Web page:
Western Thinking vs Eastern Thinking

 In Bible Studies

hen I started my journey toward discipleship, I was introduced to a teacher named Ray Vander Laan. He came at the Bible from a very different perspective. The statement he made that kept playing over and over in my head was, “The Bible was written for us, but not to us.”

He proceeded to explain the difference between Eastern and Western thinking. Eastern thinking is native to Africa, Asia, Native Indians, the Middle East, and Eastern Europe; whereas, Western thinking descended from Greek tradition and the rest of Europe. Further, he stated that understanding the different mindsets and realizing that the Bible was written to an Eastern audience was key to understanding many things in the Bible.

  • A Western mind communicates information in an organized manner and often pulls individual truths out of context in order to study them.
  • An Eastern mind communicates information based on topics, purpose, and importance.
  • A Western mind looks at information about God.
  • An Eastern mind wants to know God.
  • A Western mind wants to find the meaning of life.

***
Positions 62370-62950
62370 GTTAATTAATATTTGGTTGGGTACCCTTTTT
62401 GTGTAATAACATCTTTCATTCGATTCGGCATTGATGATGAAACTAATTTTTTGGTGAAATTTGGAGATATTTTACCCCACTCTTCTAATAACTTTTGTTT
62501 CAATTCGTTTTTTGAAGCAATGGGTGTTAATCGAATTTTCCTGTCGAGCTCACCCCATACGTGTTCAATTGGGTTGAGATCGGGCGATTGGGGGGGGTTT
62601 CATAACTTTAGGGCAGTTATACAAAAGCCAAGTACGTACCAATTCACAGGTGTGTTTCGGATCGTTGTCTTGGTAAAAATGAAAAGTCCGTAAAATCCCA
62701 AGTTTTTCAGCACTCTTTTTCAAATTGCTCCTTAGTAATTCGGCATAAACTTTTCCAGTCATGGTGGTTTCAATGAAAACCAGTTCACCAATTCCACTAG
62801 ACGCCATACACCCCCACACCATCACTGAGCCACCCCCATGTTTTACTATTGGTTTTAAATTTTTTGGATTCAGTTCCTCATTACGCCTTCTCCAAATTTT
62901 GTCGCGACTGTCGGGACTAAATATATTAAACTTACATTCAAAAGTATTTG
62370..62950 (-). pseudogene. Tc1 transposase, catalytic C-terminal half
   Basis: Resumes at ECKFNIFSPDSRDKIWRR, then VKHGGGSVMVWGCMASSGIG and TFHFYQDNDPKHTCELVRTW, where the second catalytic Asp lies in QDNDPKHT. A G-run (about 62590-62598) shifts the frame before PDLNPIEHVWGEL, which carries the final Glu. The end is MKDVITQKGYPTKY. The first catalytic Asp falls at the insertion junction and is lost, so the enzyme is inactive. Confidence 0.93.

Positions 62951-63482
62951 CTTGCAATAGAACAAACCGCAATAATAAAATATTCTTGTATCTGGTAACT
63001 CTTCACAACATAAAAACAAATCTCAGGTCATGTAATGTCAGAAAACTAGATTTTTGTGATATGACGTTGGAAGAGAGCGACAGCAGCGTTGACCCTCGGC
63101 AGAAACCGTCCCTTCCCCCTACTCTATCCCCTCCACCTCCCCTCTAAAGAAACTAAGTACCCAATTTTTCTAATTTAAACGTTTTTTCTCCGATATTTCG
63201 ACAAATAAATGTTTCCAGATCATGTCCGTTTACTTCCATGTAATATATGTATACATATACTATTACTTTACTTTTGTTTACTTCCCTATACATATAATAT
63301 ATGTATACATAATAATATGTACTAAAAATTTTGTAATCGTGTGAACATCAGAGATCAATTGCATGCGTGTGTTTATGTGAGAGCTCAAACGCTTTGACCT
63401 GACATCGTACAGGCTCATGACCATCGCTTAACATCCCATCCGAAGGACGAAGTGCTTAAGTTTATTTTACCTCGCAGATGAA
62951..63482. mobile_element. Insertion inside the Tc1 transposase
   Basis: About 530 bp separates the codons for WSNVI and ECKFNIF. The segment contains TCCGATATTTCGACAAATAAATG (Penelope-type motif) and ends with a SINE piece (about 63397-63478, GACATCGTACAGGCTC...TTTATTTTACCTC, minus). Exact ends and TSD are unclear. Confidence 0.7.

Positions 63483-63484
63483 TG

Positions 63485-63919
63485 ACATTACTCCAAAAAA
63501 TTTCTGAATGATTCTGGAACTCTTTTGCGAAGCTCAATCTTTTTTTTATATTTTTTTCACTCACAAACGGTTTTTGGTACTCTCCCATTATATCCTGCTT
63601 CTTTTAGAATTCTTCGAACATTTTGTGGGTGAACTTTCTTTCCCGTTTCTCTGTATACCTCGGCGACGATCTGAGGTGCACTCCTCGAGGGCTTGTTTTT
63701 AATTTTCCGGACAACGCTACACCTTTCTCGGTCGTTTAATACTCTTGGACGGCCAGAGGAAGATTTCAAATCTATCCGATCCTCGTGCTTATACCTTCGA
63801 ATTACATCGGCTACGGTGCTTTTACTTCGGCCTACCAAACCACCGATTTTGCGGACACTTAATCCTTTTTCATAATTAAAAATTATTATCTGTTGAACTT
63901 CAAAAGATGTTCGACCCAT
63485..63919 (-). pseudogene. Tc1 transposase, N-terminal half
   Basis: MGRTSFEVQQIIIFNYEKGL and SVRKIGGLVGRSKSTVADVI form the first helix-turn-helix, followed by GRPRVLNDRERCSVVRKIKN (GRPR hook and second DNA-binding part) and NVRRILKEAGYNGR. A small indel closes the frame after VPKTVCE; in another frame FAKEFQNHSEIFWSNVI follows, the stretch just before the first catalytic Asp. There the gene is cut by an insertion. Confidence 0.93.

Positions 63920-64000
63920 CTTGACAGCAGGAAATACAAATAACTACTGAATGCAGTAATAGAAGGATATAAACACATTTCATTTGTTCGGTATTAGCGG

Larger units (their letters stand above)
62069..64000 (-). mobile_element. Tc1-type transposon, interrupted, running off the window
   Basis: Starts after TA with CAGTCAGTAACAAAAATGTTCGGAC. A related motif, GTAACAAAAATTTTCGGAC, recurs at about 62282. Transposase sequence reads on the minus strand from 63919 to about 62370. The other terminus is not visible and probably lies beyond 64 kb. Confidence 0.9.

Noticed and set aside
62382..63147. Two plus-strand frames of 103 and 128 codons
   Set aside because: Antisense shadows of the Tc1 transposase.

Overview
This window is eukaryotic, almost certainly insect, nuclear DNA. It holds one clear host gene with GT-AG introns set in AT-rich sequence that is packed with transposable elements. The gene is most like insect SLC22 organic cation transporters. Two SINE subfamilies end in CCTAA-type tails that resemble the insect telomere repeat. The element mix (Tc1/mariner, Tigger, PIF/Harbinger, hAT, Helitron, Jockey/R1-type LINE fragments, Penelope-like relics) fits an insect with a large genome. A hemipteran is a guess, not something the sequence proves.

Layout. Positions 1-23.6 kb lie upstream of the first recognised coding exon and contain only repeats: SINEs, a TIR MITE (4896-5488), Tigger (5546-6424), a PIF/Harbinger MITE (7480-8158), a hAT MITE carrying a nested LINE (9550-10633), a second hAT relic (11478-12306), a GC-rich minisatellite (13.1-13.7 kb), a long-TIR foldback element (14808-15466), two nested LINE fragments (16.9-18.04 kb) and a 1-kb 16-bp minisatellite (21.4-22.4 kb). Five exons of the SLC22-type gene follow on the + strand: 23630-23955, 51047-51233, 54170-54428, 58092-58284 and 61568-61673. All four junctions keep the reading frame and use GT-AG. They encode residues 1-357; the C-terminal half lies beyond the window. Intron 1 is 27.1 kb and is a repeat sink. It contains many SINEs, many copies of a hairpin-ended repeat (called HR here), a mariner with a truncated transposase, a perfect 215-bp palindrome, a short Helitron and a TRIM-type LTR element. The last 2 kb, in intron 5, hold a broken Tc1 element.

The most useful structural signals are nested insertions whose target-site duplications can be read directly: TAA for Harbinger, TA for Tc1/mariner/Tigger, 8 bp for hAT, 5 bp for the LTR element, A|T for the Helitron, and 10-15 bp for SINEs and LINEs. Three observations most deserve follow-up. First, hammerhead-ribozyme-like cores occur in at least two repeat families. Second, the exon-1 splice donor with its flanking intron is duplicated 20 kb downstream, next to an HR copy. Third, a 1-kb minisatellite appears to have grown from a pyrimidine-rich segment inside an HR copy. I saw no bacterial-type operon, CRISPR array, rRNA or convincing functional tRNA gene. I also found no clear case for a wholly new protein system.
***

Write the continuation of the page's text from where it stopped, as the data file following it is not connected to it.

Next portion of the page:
• An Eastern mind is not interested in the meaning of life – it is interested in the purpose of one’s life.
  • A Western mind describes things abstractly – God is love, God is omnipotent, God is good, God is just.
  • An Eastern mind describes things concretely – God is my rock, God is my fortress, God is my shepherd. The devil can state abstract ideas about God too – because they are truth. However, he cannot claim the concrete ideas because they are personal.
  • A Western mind believes “If I can get your head, I may capture your heart.”
  • An Eastern mind believes “If I can reach your heart, your head will follow.”

After teaching, a Western preacher will ask, “Do you believe this?” After teaching, an Eastern rabbi will ask, “Will you practice this?”

Seventy percent of the Bible is story. Why? Because it was written to an Eastern audience.

Mark 4:24 literally says, “Look carefully at what you hear…”

How can you look at what you hear? You can if it is a picture… It is classic Hebrew.

This perspective has changed how I read the Bible. I want to know Him, not just know about Him. I want my relationship with Him to be personal, not abstract. I want to give Him my heart. And I want to put His words into practice.

It isn’t that one way of thinking is superior to the other, and I am not suggesting that one should never study the Bible from a Western perspective. However, I believe much can be gained and many truths can be understood if we can learn to see what we hear.

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